If food deserts aren't to blame, then what is?
I've spent the better part of a decade working to answer this question. I interviewed 73 California families — more than 150 parents and kids — and spent more than 100 hours observing their daily dietary habits, tagging along to grocery stores and drive-through windows. My research suggests that families' socioeconomic status affected not just their access to healthy food, but something even more fundamental: the meaning of food.
Most of the parents I interviewed — poor and affluent — wanted their kids to eat nutritious food and believed in the importance of a healthy diet.
But parents were also constantly bombarded with requests for junk food from their kids. Across households, children asked for foods high in sugar, salt and fat. They wanted Cheetos and Dr. Pepper, not broccoli and sweet potatoes. One mom echoed countless others when she told me that her kids "always want junk."
While both wealthy and poor kids asked for junk food, the parents responded differently to these pleas.
An overwhelming majority of the wealthy parents told me that they routinely said "no" to requests for junk food. In 96% of high-income families, at least one parent reported that they regularly decline such requests.
Parents from poor families, however, almost always said "yes" to junk food. Only 13% of low-income families had a parent that reported regularly declining their kids' requests.
One reason for this disparity is that kids' food requests meant drastically different things to the parents.
For parents raising their kids in poverty, having to say "no" was a part of daily life. Their financial circumstances forced them to deny their children's requests — for a new pair of Nikes, say, or a trip to Disneyland — all the time. This wasn't tough for the kids alone; it also left the poor parents feeling guilty and inadequate.
Next to all the things poor parents truly couldn't afford, junk food was something they could often say "yes" to. Poor parents told me they could almost always scrounge up a dollar to buy their kids a can of soda or a bag of chips. So when poor parents could afford to oblige such requests, they did.
Honoring requests for junk food allowed poor parents to show their children that they loved them, heard them and could meet their needs. As one low-income single mother told me: "They want it, they'll get it. One day they'll know. They'll know I love them, and that's all that matters."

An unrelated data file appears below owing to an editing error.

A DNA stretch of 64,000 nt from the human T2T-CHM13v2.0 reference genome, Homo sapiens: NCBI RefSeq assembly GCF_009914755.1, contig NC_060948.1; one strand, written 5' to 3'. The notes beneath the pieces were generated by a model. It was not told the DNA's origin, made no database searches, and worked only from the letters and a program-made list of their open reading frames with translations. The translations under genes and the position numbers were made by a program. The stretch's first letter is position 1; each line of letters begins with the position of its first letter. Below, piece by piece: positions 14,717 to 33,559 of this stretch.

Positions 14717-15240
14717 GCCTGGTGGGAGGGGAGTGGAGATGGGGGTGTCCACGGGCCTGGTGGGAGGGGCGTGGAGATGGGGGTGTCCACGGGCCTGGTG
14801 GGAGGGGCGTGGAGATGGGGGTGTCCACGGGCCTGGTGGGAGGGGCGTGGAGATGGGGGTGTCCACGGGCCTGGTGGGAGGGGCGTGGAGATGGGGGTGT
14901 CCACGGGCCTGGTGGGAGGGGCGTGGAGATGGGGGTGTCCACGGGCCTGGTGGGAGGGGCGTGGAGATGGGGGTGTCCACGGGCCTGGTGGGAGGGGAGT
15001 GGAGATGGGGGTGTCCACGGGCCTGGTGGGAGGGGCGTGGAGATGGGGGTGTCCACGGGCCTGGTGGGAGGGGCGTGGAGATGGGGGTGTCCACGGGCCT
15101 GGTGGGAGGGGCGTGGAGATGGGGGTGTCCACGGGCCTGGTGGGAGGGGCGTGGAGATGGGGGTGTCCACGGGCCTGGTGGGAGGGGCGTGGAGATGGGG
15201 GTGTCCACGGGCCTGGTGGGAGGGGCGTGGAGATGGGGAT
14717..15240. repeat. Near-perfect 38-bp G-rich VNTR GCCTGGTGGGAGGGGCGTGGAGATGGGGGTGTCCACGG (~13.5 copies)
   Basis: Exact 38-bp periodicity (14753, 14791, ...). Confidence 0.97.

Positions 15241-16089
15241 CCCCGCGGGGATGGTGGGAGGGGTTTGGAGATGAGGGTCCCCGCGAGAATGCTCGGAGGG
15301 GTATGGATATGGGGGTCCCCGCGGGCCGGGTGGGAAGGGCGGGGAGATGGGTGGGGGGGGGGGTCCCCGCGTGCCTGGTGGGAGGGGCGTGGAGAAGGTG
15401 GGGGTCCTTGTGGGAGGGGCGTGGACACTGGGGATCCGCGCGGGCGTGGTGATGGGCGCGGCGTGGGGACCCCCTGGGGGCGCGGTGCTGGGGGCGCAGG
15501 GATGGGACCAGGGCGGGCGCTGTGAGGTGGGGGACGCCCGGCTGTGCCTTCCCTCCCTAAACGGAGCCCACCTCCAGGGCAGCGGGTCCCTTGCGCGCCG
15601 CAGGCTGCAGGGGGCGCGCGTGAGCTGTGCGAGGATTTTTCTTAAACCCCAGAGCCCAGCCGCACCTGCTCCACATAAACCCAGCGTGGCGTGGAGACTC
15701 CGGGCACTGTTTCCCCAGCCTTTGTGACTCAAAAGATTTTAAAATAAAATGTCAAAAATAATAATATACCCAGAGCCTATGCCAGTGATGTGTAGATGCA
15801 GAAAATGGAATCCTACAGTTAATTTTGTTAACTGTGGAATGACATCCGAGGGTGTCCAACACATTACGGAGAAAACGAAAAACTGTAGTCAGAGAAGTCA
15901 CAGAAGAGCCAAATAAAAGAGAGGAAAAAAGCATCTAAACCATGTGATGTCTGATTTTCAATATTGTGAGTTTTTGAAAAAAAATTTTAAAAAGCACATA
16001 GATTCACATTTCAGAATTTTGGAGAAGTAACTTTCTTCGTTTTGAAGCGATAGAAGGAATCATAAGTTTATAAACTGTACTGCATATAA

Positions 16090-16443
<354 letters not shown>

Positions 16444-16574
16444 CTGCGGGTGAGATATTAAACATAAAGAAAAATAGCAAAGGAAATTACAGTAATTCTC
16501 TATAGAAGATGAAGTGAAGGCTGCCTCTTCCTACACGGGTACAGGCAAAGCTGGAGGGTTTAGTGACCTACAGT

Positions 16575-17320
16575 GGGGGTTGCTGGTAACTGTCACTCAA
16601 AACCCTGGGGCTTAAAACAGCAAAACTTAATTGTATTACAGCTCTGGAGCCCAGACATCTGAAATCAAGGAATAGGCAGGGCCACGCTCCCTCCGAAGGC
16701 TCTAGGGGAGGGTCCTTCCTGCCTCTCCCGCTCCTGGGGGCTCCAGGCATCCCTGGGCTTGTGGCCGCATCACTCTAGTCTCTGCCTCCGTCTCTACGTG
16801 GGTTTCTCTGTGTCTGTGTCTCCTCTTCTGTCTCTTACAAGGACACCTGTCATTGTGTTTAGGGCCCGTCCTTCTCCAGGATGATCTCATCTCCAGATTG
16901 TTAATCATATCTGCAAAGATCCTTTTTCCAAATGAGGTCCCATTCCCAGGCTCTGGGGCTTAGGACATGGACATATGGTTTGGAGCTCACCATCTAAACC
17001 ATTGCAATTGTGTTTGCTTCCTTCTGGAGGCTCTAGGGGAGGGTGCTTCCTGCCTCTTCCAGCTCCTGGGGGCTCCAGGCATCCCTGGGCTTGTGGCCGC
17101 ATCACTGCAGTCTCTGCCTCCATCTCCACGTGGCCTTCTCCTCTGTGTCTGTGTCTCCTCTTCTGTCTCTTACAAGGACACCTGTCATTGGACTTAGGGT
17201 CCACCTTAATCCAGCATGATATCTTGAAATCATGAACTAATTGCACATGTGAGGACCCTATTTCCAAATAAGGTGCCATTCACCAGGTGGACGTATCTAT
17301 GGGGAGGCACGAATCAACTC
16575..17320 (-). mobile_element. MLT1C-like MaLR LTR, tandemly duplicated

Junk food purchases not only brought smiles to kids' faces, but also gave parents something equally vital: a sense of worth and competence as parents in an environment where those feelings were constantly jeopardized.
To wealthy parents, kids' food requests meant something entirely different. Raising their kids in affluent environment, wealthy parents were regularly able to meet most of their children's material needs and wants. Wealthy parents could almost always say "yes," whether it was to the latest iPhone or a college education.
With an abundance of opportunities to honor their kids' desires, high-income parents could more readily stomach saying "no" to requests for junk food. Doing so wasn't always easy, but it also wasn't nearly as distressing for wealthy parents as for poor ones.
Denying kids Skittles and Oreos wasn't just emotionally easier for wealthy parents. These parents also saw withholding junk food as an act of responsible parenting. Wealthy parents told me that saying "no" to kids' pleas for candy was a way to teach kids how to say "no" themselves. Wealthy parents denied junk food to instill healthy dietary habits, such as portion control, as well as more general values, such as willpower.
Both wealthy and poor parents used food to care for their children. But the different meanings they attached to food shaped how they pursued this goal.
Poor parents honored their kids' junk food requests to nourish them emotionally, not to harm their health. Similarly, wealthy parents who denied their kids processed foods did so to teach them healthy lifelong habits, not to deprive them.
Nutritional inequality in the U.S. has more to do with people's socioeconomic status than their geographic location. Living in poverty or affluence affects more than our access to healthy food: It shapes the very meanings we attach to food.
Tackling nutritional inequality will require more than putting supermarkets in low-income neighborhoods. These interventions won't change what food means to the poor families I met.
But lifting them out of poverty could. If low-income parents had the resources to consistently meet their kids' desires, maybe a bag of Doritos would be just a bag of Doritos, rather than a uniquely potent symbol of parental love and care.
Priya Fielding-Singh is a doctoral candidate in sociology at Stanford University.